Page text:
I work with a group of International developers who have developed properties throughout Europe and their view is that in an area experiencing redevelopment, such as central Istanbul, an influx of owners from different countries tend to raise the stakes regarding renovation and quality finish. For example, an owner from Berlin may insist on a very high finish level and a Roman owner will quite possibly want to utilize a higher degree of design. This has happened in central Istanbul over the past 10 years and it’s readily evident that local tradesmen and architects are upping their game to meet these requirements. An International influence will also help direct the design trend in-line with the current ‘zeitgeist’ as opposed to lagging behind, which in itself will attract buyers. It is a combination of current International design with a Turkish cultural foundation that provides the most salable properties.

To undertake a renovation project without paying heed to current trends is to invite potential disaster. It is a bit like a surgeon performing surgery without being updated on current research in his or her field.

As a team, my partners and I have now renovated countless properties over the past 15 years, we can confidently say we know how to refurbish an apartment economically and to a degree that allows an easy onward sale. http://www.lilimont-istanbul-realestate.com/

Turkish V Foreigners Part 1 + spot Johnny Foreigner

As a 2 part study over the next 2 weeks I will assess the differences between Turkish and foreign buyers, with a liittle game at the end!

While selling real estate in İstanbul,  it can be quite interesting to observe the differences in how Turkish and foreign clients arrive at their decisions to buy a piece of Istanbul real estate. No doubt it is a bricks and mortar world, but the psychology of the buyer is much more liminal and indeterminate than we may often imagine.

Firstly, after much experience, when I meet for the first time with a Turkish client, I do not go out of my way to demonstrate any particular knowledge on property in Istanbul, which is quite odd when you think of it. But one must understand the cultural context of the encounter. As a Real Estate Agent, the bestowed social status in Turkey is quite low, with probably about the same status given as to any tradesman (or lady). Many of my clients are newly minted rich and on the rise fast, and they have a few ideas of their own. Realty and property, as a profession, used to be to a large extent the domain of early-retired government workers, or in many cases the Kapici (bldg superintendent), who get their start by doing side deals with the properties under their management.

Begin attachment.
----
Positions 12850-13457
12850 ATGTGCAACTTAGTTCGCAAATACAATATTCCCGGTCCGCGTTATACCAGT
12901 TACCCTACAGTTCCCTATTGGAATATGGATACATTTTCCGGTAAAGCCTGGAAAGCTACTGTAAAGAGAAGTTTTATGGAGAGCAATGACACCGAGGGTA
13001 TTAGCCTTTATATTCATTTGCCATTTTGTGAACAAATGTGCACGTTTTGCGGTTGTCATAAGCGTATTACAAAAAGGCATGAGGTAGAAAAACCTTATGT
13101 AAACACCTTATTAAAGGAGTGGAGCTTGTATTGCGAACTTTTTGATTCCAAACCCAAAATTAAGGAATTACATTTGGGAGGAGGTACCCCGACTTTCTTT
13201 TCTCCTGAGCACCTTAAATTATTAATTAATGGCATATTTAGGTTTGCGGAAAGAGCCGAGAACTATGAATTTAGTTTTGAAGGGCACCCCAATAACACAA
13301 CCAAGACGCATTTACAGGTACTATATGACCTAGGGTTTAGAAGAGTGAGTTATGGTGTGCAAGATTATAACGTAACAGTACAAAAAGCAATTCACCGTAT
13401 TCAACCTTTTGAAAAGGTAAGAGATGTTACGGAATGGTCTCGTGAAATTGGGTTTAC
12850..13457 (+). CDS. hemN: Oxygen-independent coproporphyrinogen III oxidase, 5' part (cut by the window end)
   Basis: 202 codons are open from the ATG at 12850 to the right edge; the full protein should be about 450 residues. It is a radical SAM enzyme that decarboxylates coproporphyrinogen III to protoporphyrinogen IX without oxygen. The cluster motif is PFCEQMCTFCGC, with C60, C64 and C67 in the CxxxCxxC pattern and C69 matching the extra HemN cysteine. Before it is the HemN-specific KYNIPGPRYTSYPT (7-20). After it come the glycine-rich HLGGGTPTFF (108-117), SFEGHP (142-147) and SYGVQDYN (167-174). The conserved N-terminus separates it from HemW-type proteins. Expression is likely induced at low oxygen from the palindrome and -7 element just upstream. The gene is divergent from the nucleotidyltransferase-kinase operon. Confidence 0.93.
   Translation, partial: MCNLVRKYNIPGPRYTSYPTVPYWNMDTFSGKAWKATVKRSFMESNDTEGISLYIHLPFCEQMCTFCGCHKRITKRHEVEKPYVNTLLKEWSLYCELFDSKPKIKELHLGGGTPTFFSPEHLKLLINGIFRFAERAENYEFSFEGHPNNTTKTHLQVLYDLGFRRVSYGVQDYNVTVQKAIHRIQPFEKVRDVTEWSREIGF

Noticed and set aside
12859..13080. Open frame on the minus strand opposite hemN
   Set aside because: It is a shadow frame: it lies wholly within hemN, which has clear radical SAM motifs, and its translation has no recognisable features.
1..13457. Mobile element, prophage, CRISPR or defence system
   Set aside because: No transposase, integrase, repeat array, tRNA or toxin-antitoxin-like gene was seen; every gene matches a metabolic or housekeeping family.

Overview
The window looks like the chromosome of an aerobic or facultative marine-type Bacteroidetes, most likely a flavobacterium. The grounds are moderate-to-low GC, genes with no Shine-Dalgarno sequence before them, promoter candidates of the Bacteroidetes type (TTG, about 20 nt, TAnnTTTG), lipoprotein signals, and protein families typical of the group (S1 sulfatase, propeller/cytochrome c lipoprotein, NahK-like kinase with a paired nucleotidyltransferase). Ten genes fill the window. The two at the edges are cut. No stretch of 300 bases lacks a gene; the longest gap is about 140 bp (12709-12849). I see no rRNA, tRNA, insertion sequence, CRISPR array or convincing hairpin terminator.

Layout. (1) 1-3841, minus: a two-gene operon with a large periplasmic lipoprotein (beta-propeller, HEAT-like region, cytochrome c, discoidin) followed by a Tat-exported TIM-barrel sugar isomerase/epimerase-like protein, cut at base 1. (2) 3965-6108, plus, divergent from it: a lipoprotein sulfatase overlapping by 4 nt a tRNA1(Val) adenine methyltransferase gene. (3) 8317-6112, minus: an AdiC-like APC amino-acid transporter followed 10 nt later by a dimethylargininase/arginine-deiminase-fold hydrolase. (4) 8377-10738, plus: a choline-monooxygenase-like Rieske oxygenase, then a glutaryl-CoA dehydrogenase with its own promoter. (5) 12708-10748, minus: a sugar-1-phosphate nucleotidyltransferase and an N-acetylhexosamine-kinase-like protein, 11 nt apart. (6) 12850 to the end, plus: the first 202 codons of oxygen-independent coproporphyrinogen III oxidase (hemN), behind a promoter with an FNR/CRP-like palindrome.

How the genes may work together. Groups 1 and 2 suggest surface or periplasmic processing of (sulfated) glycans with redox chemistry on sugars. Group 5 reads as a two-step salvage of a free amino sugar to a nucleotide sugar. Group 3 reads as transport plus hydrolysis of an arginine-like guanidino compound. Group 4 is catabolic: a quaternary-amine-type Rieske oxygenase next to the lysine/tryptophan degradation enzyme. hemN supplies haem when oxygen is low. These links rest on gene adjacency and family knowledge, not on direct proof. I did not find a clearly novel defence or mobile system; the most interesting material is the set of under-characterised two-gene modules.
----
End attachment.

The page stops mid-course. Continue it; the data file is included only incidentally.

Needless to say, the profession as a whole is very much in its infancy. There are wide, sweeping reforms being discussed that would probably make it the playground of smartly dressed, multi-lingual young college grads. But for now, it is certainly not that. Think playground, Congo-style.

So with the Turkish “musteri” ( client, pronounced mooshteri) I opt for a low key profile and a certain humility (veiled, anyway) in front of my chirpy Turkish buyers. They usually assume that as a foreigner that your knowledge is very incomprehensive and incomplete. They also frequently come armed with a an extended crowd of relatives and it is not uncommon to have three generations being towed along on the tour. Now, I am hardly going to dive into a headlong debate on the merits or demerits of a particular property, being outnumbered as it were.

And the clients seem to play along well with this game, hardly deigning to ask me a question throughout, while they squabble and generally offer plenty of rich commentary amongst themselves during the process.

The really peculiar part of it all is… and I will contrast this with your typical foreign property buyer later…that Turkish buyers seem strangely oblivious to most of the normal metrics on real estate; rental yields, types of mortgages, property appraisals, square meter prices, interest rates, and so on. And this happens to be where I shine.

That is not to say they make poor decisions. They do not, they just arrive at them a different way. They are more intuitive and quite perceptive. They don’t use data to make their decisions (these are of course all generalizations). They seem to have a natural ‘feel’ about the location and price dynamic for a property.

And they do not seem to take well to the hard sell or the used car seller’s methods. They seem to like to be left alone to make their decisions whether they be with clan or solo for the day. And I respect that; in some ways even like it, though it does leave me feeling like the Maytag repairman at times.

So while Kemal, his wife and her brother and father enter the penthouse flat on the Bosphorous, I stand obsequiously in the backdrop somewhere, getting a positive jab in every now and then, “My, lovely original flooring, isn’t it?”

To be continued next week.

As a little light relief after that “highly” informative blog I’ve devised a game. I’m now exceptionally adept at spotting where a potential client hails from at 100 paces, feel free to have a go yourself and see if you can spot their great nation: